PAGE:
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  • Students, family members, administrators, ­faculty, and staff, I am greatly honored to be here today and appreciate the opportunity to address you. Two weeks ago my wife, Vicki, and I were in Washington, DC, attending the Portrait Society of America Conference with seven of my illustration students on an experiential learning trip. Our students represented us so well. Last year while Vicki and I were in Rome, we visited the Vatican Museum and had an opportunity to view the Sistine Chapel. In an address given more than fifty years ago, President Spencer W. Kimball spoke of Mich
  • My dear brothers and sisters, a commencement exercise is a happy time for graduates, for parents, for friends, for teachers, and for the administration. It is a time to celebrate past accomplishments and to certify graduates’ progress from one status to another. For them, it is a rite of passage, like a christening, a baptismal service, a coming-out party, or a wedding reception. But the gaining of knowledge and skills is an incomplete view of the significance of education. Of even greater importance is the question of how those attainments are to be used. That is the question sought
  • Claudine Bigelow
    Today I want to explore the topic of creativity and the spiritual connection it can help us have with our Heavenly Father. While creativity is an attribute we often associate with the arts, it is an important tool for finding our inner artist in every discipline at the university. The scriptures teach us that Heavenly Father is a profoundly creative Being, and He has made us to be that way too. Creativity helps us bring light to the world and our relationships and to find deep and satisfying joy. At general conference in 2008 President Dieter F. Uchtdorf encouraged us to be creative:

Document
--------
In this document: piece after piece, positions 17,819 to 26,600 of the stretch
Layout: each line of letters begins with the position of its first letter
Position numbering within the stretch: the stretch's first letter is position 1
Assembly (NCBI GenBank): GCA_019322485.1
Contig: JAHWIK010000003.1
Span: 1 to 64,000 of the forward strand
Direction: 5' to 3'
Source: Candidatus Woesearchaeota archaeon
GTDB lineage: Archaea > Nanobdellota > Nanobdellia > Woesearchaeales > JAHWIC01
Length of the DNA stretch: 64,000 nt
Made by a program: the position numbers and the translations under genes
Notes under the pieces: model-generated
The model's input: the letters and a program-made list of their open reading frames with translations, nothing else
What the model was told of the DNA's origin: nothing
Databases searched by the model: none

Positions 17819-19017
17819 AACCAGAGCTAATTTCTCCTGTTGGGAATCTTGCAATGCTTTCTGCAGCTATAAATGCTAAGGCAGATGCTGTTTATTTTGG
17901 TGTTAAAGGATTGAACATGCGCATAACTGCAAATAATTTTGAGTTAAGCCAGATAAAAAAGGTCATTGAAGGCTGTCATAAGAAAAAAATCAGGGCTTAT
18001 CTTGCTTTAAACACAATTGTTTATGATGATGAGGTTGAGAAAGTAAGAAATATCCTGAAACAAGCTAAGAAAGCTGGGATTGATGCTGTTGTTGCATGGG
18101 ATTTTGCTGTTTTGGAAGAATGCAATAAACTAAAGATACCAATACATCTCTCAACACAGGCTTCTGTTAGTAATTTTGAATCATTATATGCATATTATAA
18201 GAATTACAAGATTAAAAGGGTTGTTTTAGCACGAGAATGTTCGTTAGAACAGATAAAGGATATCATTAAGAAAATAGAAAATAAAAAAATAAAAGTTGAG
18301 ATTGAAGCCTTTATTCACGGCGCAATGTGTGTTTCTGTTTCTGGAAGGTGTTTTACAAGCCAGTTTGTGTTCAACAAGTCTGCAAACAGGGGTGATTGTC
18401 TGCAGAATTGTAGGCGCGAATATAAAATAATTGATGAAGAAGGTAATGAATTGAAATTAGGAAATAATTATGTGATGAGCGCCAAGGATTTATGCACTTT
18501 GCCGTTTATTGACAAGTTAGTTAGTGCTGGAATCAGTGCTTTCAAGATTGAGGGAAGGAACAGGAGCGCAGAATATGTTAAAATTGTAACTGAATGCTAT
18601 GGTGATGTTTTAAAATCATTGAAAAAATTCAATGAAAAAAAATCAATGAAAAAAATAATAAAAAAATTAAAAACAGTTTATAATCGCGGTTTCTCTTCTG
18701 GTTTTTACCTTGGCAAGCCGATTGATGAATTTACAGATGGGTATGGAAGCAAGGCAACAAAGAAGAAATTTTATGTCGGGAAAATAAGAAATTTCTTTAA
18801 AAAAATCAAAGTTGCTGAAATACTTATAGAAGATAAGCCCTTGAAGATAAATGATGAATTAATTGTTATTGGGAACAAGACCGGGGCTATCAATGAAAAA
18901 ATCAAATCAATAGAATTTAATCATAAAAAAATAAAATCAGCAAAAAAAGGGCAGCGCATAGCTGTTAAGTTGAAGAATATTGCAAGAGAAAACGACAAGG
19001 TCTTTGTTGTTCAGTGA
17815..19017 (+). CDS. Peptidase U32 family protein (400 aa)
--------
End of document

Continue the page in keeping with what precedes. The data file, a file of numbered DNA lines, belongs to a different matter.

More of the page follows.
• Looking over those missionaries, I suppose that I am here like a good example of all the problems that you will have with the language if you are going to a foreign country. When Solomon received his calling and with it the responsibility of the kingdom, he became apprehensive and somewhat insecure because of the tremendous load and responsibility which confronted him. In words very explicit he expressed his sentiments, as we read in 1 Kings, chapter 3, verse 7: “I know not how to go out or come in.” I must tell you that, personally, I prefer the Spanish version of that verse because
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